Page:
Francesca Arnone – Games of Light

arnoneGames of Light
MSR Classics (MS 1457)
Performed by Francesca Arnone

Charles Koechlin – Selections from Les Chants de Nectaire, Op. 198
William Alwyn – Divertimento for Solo Flute
I. Introduction and Fughetta
II. Variations on a Ground
III. Gavotte and Musette
IV. Finale alla Gigue

Miklós Rózsa – Sonata per Flauto Solo, Op. 39
I. Allegro risoluto
II. Andante, quasi pastorale
III. Vivo e giocoso

Arthur Willner – Sonate für Flöte Allein, Op. 34
I. Lebhaft
II. Sehr langsam
III. Schnell

In this release from Francesca Arnone, flute professor at Baylor University, we are treated to several works for solo flute. Dr. Arnone has decided to focus on works that are rarely heard so that she may “shine light on this rich repertoire.”

Arnone has chosen to include fifteen selections from a larger work by Charles Koechlin (1867 – 1950). Les Chants de Nectaire includes three opus numbers for a total of ninety-six monodies. The fifteen included on this recording are taken from opus 198 and range in length. Each monody is given a provocative title taken from Anatole France’s novel La Revolte des Anges.

William Alwyn (1905 – 1985) was a film composer and was on faculty at London’s Royal Academy of Music. The work included on this recording, his Divertimento for Solo Flute, comprises four movements that are often written on several staves even though they are performable by one player. This type of writing, which requires the player to show differences in dynamics and tone colors, provides a considerable challenge.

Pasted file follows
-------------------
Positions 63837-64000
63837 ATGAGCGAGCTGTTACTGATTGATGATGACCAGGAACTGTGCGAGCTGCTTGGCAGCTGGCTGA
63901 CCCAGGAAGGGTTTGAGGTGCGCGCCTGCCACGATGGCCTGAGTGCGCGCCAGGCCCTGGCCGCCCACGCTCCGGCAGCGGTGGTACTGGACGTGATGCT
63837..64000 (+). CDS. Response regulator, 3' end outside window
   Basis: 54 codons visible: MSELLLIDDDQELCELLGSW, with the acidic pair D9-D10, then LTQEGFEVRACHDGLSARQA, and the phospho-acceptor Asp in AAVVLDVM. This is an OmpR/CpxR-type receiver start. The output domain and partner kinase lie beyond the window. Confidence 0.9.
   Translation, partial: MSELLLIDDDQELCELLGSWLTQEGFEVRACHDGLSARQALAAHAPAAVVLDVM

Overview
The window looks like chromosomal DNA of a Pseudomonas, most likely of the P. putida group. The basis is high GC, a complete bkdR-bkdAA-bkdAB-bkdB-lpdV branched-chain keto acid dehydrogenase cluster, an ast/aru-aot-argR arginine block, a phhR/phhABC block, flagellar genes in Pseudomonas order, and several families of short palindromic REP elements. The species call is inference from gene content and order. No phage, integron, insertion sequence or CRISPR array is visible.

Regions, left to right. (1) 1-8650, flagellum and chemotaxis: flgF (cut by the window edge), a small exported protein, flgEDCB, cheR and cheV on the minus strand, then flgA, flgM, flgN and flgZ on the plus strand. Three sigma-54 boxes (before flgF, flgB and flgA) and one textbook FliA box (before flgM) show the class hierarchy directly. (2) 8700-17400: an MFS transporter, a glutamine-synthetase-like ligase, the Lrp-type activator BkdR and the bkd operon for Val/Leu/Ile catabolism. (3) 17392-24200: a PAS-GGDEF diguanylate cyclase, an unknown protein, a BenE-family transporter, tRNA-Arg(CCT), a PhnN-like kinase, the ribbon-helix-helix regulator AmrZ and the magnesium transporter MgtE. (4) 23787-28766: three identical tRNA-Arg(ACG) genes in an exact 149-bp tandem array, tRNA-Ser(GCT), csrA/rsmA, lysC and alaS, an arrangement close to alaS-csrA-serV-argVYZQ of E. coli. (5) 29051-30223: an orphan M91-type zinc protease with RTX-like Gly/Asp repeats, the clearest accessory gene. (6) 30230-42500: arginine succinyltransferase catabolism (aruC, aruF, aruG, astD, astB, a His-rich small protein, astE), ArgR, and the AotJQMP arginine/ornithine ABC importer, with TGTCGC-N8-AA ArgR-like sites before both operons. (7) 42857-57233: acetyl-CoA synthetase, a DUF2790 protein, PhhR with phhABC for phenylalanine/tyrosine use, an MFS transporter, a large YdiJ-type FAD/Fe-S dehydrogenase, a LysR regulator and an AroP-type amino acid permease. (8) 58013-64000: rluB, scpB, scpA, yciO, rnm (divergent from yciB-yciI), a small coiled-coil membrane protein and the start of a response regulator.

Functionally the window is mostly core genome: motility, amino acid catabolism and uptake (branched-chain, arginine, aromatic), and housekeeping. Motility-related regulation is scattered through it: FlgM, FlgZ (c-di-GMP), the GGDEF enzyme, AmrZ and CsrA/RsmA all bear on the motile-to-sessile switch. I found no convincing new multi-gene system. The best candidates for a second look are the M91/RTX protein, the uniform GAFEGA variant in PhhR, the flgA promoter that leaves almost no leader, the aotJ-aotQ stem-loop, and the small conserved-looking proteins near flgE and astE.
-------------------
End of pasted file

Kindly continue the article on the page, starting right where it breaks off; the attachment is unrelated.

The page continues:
The Sonata per Flauto Solo, Op. 39 by Miklós Rózsa (1907 – 1995), pays homage to Hungary, this composer’s native country. It incorporates modal melodies and dance rhythms. Rózsa was a film composer and later in life turned to writing for solo instruments.

Sonate, Op. 34 by Czech composer Arthur Willner (1881 – 1959) is a highly chromatic, intense work. While many of Willner’s works remain unpublished, this one is available. Occasionally reminiscent of the works of Mahler, this is a work that requires much from the performer.
This is a bold recording since it is entirely made up of solo flute works that are largely unknown. Dr. Arnone’s playing is engaging, expressive, convincing, and fearless. She has a beautiful sound and flawless technique. If you are interested in expanding your repertoire, give serious consideration to these works.

Learn more about Francesca Arnone at her website,

This review was originally published in the April 2014 issue of The Flute View magazine. Subscribe here!